Preparations begin for Mississippi's fifth Second Amendment Sales Tax Holiday

Preparations begin for Mississippi's fifth Second Amendment Sales Tax Holiday
Source: WLBT
Source: WLBT
Source: WLBT
Source: WLBT
Source: WLBT
Source: WLBT
Source: WLBT
Source: WLBT

JACKSON, MS (WLBT) - Hunters looking to stock up and save are in luck this weekend. But some folks would like to see the state's other tax free weekend expanded. This is the fifth year for the Second Amendment Sales Tax Holiday. And it was just a month ago that shoppers were able to get rung up tax free on other items.

There are some significant differences between the two weekends.

Van's Sporting Goods in Brandon is gearing up for the weekend. Thursday, phones were ringing, and they were pre-stamping paperwork for gun background checks. And starting Friday, it will be busy.

"Black Friday on steroids for us," said Van's manager Todd Sarotte. "We'll have several manufacturer reps in store this weekend, a lot of extra help, but the store will be packed."

The second amendment sales tax holiday includes guns, ammo, archery equipment and other accessories will get the deduction. Items like camo, clothing, ATVs and boats are excluded.

"With dove season opening Saturday, we've got a lot of shotguns that are put up for customers that are going to put up for customers that are going to come in tomorrow morning and pick them up," noted Sarotte. "That way they'll have their new gun for dove season but they'll save their sales tax buying it."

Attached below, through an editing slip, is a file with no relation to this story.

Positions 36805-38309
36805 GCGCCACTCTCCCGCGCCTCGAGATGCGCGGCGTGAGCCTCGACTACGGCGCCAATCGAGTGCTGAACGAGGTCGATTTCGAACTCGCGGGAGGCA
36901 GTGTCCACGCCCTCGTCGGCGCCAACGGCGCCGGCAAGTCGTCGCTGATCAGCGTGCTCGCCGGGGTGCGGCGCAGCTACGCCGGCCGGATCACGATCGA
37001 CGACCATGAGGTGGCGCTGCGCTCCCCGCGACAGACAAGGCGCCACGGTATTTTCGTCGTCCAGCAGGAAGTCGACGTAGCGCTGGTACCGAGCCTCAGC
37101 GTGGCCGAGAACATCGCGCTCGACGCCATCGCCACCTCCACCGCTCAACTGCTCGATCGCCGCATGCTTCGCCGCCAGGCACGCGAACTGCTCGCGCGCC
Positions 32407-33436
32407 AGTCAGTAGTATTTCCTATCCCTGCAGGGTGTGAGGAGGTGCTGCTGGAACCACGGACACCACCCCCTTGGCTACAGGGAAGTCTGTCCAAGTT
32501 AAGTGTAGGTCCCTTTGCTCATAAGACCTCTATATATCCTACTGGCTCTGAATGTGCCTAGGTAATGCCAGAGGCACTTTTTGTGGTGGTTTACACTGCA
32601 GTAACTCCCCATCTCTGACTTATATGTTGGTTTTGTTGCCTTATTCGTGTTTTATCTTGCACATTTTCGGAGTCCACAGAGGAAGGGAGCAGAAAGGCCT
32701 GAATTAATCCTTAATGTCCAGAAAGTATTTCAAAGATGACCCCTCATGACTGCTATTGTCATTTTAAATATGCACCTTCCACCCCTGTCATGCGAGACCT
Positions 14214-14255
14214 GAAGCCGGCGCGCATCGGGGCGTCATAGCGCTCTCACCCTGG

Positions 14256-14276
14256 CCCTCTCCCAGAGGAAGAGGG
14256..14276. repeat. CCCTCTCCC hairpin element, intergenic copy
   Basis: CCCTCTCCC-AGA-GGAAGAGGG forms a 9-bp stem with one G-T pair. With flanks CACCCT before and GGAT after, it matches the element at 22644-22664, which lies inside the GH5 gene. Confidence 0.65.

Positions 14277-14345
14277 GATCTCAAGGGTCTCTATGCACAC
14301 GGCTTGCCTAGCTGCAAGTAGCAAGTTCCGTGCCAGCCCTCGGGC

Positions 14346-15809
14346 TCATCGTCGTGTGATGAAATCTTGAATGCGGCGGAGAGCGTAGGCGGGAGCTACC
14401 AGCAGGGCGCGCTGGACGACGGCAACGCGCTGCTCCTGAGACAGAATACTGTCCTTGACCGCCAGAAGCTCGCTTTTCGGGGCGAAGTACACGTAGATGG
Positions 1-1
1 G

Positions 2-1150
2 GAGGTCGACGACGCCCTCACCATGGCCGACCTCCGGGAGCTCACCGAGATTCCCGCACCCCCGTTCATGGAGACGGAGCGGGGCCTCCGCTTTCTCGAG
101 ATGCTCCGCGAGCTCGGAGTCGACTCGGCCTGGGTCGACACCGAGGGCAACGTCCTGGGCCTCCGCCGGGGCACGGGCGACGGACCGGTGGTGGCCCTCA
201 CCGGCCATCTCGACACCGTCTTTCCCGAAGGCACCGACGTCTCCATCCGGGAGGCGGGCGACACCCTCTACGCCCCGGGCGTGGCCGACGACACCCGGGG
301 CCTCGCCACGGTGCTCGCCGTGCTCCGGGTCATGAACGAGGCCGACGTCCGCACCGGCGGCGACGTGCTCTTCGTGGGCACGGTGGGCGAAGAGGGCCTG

But let's put it into perspective. Just last month, Mississippians got a tax break on clothes and shoes. But it was only for items $100 dollars or less. And while it lands just before back to school, school supplies aren't tax free.

"You can have one firearm and that's fine but everyone needs back to school supplies every year," said Travis Adair. "So, why? What's the point?

Yet for items this weekend, it's different.

"As long as it falls under the guidelines, any guns, scopes, ammo, archery equipment, doesn't matter what price tag," noted Sarotte.

"Why is it only less than 100 when you can get any firearm tax free?" asked Adair in reference to the comparison between the two tax free weekends. "That's ridiculous."

It's a question that's come up since it was originally passed in 2014. Lawmakers have said they plan to file a bill in January that would change the eligible Tax free items to include school supplies.

To view the eligible items for the Second Amendment Sales Tax Holiday, click HERE.

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